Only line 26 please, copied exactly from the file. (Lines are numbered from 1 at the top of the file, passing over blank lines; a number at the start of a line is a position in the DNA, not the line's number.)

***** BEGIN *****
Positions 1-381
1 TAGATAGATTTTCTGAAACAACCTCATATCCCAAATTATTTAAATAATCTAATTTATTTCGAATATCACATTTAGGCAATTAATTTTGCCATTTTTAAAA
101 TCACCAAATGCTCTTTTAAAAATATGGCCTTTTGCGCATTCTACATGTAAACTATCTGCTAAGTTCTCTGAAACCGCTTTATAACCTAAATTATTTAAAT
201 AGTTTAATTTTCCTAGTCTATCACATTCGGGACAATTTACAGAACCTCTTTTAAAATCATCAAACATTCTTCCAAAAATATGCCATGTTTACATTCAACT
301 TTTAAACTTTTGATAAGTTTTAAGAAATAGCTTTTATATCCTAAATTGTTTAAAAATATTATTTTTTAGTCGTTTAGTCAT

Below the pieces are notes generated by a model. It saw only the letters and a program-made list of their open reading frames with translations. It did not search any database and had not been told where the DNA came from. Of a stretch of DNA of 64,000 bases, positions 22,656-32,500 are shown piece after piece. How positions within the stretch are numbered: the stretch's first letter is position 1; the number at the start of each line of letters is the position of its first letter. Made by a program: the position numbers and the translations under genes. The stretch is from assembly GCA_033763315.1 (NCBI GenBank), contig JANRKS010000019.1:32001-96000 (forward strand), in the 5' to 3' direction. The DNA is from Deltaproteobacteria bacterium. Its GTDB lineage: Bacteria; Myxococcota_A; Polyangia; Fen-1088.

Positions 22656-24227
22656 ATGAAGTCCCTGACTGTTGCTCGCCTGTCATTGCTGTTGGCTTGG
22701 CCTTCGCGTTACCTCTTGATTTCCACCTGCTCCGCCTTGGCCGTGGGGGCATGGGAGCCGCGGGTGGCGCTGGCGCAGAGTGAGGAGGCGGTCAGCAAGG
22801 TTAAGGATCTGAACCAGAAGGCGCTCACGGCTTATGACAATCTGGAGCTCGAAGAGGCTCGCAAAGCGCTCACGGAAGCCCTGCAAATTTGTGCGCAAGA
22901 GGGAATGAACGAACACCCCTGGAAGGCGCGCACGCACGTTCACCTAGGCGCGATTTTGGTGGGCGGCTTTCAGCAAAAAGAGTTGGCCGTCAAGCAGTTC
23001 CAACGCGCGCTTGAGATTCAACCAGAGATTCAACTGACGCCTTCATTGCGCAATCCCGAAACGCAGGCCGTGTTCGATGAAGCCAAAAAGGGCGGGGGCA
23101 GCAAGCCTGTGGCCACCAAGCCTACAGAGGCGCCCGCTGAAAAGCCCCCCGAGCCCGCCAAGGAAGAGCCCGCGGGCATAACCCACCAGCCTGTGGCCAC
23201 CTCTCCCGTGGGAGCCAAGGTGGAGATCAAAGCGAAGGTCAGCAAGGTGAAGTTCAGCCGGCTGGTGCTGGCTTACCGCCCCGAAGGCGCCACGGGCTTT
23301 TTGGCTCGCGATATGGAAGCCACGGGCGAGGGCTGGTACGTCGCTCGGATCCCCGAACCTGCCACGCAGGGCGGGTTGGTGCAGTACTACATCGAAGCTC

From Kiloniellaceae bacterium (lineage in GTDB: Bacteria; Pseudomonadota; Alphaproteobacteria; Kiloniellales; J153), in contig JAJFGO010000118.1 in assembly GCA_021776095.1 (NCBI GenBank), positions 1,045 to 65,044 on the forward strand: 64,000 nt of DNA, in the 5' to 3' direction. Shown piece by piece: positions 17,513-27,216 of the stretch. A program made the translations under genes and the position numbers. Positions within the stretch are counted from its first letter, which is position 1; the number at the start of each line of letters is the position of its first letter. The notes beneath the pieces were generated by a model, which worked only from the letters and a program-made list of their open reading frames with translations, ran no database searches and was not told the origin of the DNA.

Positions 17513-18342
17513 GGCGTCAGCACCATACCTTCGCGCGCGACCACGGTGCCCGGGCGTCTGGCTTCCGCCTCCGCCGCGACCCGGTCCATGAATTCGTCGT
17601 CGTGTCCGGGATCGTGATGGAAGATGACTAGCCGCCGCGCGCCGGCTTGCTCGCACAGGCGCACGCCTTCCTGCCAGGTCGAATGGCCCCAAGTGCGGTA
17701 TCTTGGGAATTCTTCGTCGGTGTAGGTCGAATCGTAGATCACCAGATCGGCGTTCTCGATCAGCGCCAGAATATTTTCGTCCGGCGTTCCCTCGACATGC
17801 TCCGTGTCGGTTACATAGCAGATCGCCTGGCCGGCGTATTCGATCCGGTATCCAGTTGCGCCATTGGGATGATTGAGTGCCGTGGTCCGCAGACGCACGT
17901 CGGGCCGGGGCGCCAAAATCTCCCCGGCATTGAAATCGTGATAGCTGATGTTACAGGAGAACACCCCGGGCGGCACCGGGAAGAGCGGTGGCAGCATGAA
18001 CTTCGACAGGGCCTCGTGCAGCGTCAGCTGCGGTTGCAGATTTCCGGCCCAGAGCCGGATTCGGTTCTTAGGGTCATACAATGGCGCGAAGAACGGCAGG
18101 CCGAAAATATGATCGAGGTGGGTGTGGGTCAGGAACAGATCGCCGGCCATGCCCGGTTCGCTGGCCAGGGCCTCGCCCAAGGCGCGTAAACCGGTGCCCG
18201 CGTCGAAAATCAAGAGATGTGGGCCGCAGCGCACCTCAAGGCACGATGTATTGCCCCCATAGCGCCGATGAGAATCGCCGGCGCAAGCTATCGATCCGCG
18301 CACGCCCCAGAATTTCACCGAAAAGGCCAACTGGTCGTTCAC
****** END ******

18301 CACGCCCCAGAATTTCACCGAAAAGGCCAACTGGTCGTTCAC